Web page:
Military: a thriller featuring a military protagonist, often working behind enemy lines or as part of a specialized force.

Police Procedural: a crime thriller that follows the police as they work their way through a case.

Political Intrigue: a thriller in which the hero must ensure the stability of the government that employs him.

Psychological: a suspenseful thriller in which the conflict between the characters is mental and emotional rather than physical—until an often violent resolution.

Romantic: a thriller in which the protagonists are romantically involved.

Supernatural: a thriller in which the hero, the antagonist, or both have supernatural powers.

Technological: a thriller in which technology Ð usually run amok Ð is central to the plot.

Science Fiction/Fantasy

“‘Imaginative fiction’ is still my preferred term, which covers most things out of the ordinary.”
–Jane Johnson (aka Jude Fisher), author/publisher

“Science fiction is potentially real; fantasy is not.”
–Marlene Stringer, agent

Alternate History: speculative fiction that changes the accepted account of actual historical events, often featuring a profound “what if?” premise.

Arthurian Fantasy: reworkings of the legend of King Arthur and the Knights of the Round Table.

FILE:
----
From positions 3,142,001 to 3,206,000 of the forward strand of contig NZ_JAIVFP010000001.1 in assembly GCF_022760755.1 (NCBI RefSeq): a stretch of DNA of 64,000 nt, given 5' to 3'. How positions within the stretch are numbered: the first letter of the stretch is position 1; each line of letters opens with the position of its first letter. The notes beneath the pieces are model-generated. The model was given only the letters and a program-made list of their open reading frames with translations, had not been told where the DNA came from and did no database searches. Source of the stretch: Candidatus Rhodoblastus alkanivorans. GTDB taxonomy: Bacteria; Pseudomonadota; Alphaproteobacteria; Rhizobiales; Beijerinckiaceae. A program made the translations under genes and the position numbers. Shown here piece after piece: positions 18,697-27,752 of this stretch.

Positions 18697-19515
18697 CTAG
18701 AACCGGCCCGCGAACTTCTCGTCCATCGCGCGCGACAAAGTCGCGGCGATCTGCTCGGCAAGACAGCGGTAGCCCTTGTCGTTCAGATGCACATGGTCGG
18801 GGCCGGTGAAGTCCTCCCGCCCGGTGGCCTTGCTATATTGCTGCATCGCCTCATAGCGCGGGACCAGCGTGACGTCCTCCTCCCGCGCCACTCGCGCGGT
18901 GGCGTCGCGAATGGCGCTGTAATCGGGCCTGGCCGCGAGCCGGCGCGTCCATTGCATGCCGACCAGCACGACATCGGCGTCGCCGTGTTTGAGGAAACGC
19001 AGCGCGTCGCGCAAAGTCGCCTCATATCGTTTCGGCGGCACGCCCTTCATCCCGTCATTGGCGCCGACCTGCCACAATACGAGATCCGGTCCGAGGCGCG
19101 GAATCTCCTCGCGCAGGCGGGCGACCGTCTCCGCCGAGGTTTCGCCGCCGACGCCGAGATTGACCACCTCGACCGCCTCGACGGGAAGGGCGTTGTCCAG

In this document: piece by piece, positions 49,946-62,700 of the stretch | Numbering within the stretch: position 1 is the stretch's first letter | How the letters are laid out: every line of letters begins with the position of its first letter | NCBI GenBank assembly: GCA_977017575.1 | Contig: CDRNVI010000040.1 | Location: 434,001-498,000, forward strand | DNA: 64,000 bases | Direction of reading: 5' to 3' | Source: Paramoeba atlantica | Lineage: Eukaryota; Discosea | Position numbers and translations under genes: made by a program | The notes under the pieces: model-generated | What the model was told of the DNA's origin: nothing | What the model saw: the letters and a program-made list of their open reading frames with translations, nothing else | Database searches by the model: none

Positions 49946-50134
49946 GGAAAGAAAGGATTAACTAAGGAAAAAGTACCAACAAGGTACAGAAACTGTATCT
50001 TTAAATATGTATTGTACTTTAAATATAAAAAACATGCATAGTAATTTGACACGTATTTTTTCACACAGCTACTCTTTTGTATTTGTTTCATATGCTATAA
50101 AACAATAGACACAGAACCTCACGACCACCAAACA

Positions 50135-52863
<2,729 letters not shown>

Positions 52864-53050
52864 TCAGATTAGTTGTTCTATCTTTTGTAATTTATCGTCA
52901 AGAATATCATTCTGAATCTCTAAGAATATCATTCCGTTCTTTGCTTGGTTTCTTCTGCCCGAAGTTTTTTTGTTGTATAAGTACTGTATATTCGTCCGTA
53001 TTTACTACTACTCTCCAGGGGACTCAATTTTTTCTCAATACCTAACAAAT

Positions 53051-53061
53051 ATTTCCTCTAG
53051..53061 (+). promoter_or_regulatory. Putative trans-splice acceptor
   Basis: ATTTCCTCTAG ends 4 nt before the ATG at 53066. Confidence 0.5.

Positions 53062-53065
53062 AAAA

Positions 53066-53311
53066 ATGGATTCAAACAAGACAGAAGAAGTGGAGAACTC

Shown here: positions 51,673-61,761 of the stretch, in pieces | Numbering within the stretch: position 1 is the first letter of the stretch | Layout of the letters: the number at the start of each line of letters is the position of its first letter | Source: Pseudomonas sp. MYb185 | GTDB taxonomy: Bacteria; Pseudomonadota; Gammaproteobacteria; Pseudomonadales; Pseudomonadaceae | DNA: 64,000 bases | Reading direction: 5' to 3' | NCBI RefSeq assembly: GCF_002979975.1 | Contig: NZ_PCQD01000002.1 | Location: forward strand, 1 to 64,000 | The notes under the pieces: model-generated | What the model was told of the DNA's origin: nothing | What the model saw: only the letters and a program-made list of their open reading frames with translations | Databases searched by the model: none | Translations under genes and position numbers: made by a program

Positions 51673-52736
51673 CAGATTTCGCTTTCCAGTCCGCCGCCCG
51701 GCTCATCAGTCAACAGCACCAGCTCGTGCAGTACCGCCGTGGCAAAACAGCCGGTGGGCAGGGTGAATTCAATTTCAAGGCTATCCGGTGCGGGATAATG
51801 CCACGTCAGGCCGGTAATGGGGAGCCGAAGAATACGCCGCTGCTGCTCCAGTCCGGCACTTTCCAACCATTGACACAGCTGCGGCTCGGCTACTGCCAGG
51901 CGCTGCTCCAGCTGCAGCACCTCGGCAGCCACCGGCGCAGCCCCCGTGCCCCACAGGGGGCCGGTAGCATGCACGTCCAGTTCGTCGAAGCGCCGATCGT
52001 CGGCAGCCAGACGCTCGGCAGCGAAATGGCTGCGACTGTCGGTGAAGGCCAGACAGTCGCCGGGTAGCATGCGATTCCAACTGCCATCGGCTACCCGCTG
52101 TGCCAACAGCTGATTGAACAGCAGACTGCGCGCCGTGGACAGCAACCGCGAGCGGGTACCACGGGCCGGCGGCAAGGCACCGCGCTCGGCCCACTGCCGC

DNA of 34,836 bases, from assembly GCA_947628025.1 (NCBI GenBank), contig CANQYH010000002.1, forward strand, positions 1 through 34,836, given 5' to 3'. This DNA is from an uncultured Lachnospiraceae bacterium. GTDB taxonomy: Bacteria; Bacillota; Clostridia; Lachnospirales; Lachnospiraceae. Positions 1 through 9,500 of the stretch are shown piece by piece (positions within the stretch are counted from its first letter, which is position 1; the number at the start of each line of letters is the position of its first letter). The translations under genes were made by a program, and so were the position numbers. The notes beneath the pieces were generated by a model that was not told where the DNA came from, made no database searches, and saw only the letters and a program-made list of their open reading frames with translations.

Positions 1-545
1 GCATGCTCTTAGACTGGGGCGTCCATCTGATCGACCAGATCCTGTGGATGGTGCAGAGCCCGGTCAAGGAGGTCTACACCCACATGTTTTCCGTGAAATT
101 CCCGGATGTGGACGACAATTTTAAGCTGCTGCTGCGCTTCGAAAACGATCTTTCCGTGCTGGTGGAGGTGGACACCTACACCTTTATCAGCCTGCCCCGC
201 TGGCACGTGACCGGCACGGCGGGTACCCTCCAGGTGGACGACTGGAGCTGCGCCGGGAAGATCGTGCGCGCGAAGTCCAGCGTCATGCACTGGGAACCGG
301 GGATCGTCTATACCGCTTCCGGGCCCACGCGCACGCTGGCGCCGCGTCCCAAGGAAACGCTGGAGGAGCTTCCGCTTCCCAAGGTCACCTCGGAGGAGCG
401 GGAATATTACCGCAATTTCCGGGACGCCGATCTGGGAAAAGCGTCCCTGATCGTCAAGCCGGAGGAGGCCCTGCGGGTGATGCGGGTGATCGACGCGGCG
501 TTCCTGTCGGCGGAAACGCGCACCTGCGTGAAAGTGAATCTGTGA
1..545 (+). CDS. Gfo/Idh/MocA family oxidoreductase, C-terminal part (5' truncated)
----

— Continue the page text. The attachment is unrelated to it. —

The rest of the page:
Bangsian Fantasy: stories speculating on the afterlives of famous people.

Biopunk: a blend of film noir, Japanese anime and post-modern elements used to describe an underground, nihilistic biotech society.

Children’s Fantasy: a kinder, gentler style of fantasy aimed at very young readers.

Comic: fantasy or science fiction that spoofs the conventions of the genre, or the conventions of society.

Cyberpunk: stories featuring tough outsiders in a high-tech near-future where computers have produced major changes in society.

Dark Fantasy: tales that focus on the nightmarish underbelly of magic, venturing into the violence of horror novels.

Dystopian: stories that portray a bleak future world.

Erotic: SF or fantasy tales that focus on sexuality.

Game-Related Fantasy: tales with plots and characters similar to high fantasy, but based on a specific role-playing game like Dungeons and Dragons.